By Gruesome Greg Always interested to hear what Williams, Kelly, Parker and company have got cooking, which in this case, takes the form of…
Our good friends over at Collective Concerts have given Hellbound 2 pairs of tickets to see Fear Factory on their Toronto stop of current their North American tour! As the show is NEXT Wednesday (April 24, 201), the contest will be open until Sunday, April 21st at Midnight, so make sure to enter now!
To start, some context: it’s rare when an album from within the amorphous power/gothic/symphonic/what-have-you metal category manages to keep my attention these days. I…
In short, MMXII by Killing Joke is one mighty fine follow-up record to its illustrious predecessor. The album has all the hallmarks of a great record. It has the songs, boundless energy and all the apocalyptic themes to do for.
Day three of our trip started out with the arrival at our boat’s destination: Cozumel, Mexico. It was a day off from music and a chance to go onshore in Mexico to check out the local surroundings and shops.
For our third installment, Adrien, Kevin and Sean describe the day spent in Mexico before another full night of musical performances onboard, including sets by Epica, Exodus, Iced Earth, Marduk, Saxon and more.
Last week the inaugural 70000 TONS OF METAL cruise sailed from Miami, FL to Cozumel, Mexico and back and featured live performances by forty-two metal bands. Hellbound.ca was lucky enough to have been able to send four of its contributors on the cruise and here is what they had to say about getting to Miami and the first evening’s performances.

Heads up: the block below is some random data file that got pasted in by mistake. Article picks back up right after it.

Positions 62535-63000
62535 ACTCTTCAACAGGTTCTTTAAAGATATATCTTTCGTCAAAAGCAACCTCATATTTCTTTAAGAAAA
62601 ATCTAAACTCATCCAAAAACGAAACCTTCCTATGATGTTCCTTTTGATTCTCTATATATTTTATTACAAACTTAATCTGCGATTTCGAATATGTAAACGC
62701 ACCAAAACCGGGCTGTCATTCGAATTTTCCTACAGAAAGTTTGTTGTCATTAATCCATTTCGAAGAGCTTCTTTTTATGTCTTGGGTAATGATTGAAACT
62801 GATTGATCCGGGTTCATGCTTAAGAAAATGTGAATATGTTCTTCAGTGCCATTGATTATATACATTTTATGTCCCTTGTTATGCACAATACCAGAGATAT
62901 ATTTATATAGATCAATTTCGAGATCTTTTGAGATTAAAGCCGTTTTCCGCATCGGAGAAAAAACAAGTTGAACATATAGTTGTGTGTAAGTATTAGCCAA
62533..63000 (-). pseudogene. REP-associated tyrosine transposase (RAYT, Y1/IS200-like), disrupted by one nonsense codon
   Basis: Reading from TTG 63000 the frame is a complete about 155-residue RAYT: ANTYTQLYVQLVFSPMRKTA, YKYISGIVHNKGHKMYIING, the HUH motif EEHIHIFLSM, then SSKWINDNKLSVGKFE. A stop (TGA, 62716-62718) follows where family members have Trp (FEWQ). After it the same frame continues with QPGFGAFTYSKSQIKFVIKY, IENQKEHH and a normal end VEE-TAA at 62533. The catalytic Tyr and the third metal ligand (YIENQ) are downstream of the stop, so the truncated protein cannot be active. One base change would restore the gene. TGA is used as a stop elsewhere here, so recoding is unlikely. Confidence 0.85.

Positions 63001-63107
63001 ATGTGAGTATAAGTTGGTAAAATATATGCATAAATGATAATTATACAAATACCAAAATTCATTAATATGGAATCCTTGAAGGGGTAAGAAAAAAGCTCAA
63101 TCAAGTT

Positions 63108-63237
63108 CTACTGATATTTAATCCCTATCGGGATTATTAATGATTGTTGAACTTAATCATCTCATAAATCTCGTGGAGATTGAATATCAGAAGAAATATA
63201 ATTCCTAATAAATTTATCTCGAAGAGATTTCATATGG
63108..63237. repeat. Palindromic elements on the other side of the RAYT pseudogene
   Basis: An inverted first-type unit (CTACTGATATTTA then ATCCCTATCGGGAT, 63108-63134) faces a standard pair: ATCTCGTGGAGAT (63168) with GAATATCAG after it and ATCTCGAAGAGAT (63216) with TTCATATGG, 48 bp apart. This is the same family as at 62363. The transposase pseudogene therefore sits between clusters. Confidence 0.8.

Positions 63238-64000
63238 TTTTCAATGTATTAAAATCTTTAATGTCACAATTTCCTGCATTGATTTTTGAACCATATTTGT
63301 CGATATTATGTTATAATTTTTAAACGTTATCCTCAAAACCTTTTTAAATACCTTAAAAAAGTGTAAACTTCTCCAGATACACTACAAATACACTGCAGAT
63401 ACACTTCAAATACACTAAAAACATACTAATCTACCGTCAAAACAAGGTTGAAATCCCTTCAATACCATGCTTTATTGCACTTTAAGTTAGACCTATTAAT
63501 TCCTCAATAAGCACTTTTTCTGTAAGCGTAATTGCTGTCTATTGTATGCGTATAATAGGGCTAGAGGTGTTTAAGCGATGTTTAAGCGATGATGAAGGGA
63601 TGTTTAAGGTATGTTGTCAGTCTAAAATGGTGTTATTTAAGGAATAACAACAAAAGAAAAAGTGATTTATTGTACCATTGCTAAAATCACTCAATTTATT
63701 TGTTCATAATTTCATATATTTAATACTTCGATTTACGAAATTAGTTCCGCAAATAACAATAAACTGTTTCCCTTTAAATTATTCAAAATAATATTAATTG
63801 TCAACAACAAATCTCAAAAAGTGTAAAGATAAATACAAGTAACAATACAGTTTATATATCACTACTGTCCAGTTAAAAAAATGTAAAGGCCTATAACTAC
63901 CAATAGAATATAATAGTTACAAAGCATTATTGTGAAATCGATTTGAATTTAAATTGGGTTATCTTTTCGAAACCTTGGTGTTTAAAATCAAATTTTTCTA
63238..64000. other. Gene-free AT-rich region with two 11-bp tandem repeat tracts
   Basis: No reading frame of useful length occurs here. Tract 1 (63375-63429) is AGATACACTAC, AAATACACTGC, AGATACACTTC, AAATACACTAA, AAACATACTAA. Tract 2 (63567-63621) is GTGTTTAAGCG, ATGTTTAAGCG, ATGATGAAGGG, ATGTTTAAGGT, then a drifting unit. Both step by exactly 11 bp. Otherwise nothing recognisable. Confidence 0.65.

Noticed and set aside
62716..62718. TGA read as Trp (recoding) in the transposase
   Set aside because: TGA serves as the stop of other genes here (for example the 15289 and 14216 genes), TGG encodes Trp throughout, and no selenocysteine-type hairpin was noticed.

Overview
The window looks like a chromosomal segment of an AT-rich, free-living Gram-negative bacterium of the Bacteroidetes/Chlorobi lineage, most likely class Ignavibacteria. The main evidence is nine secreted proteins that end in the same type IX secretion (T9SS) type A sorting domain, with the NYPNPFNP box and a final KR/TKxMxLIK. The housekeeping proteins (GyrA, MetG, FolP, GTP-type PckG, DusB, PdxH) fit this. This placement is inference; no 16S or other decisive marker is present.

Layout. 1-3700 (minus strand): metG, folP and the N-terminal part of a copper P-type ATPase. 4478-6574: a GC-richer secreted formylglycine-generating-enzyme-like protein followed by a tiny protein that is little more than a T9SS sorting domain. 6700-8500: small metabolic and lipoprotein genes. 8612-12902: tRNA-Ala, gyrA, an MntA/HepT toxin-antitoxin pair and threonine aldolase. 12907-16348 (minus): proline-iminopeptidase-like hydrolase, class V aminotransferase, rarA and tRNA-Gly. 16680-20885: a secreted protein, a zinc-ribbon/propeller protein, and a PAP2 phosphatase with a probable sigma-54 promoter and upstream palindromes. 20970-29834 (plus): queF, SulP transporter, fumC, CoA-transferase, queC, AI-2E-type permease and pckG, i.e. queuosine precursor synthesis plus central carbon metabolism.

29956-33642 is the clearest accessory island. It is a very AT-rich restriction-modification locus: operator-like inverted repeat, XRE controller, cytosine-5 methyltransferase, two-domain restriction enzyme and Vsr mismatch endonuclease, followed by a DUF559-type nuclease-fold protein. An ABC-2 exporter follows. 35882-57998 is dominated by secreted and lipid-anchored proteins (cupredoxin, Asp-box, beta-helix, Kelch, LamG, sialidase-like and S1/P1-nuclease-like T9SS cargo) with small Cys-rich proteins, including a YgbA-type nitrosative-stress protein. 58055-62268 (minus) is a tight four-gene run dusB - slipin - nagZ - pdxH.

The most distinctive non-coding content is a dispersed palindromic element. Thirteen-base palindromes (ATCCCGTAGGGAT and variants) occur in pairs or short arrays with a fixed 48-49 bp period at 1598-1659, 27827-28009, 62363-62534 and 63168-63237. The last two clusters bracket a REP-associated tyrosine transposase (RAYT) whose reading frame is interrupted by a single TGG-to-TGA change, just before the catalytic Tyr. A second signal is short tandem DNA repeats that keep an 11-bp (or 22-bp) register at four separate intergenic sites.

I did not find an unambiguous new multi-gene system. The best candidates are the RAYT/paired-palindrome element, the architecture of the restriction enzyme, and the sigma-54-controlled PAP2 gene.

Introduction by Sean Palmerston with live reviews by Adrien Begrand, Albert Mansour, Kevin Stewart-Panko and Sean Palmerston. All photography by Albert Mansour unless listed otherwise.
What the DVD does is allow the viewer to get to know Gene Hoglan, the drummer and the man. It’s an entertaining watch and I’d recommend it to non-drummers who still have an interest in Gene or Gene’s bands.
Trilobeth doesn’t offer much of in terms of a focused style, but its seeming adaptability and multiplicity are its strengths. It’s a release that is a musical tribute to our technological and frenzied reality.
The problems I have with this record can be summed up in a few simple words: I’ve heard this all before.
It’s not clear at this point whether this new offering has enough unique staying power to ensure that, once the dust of its release has settled, its cuts will stand out from the rest of the band’s music. It’s a great listen for the first few times, but then it begins to feel a little too familiar.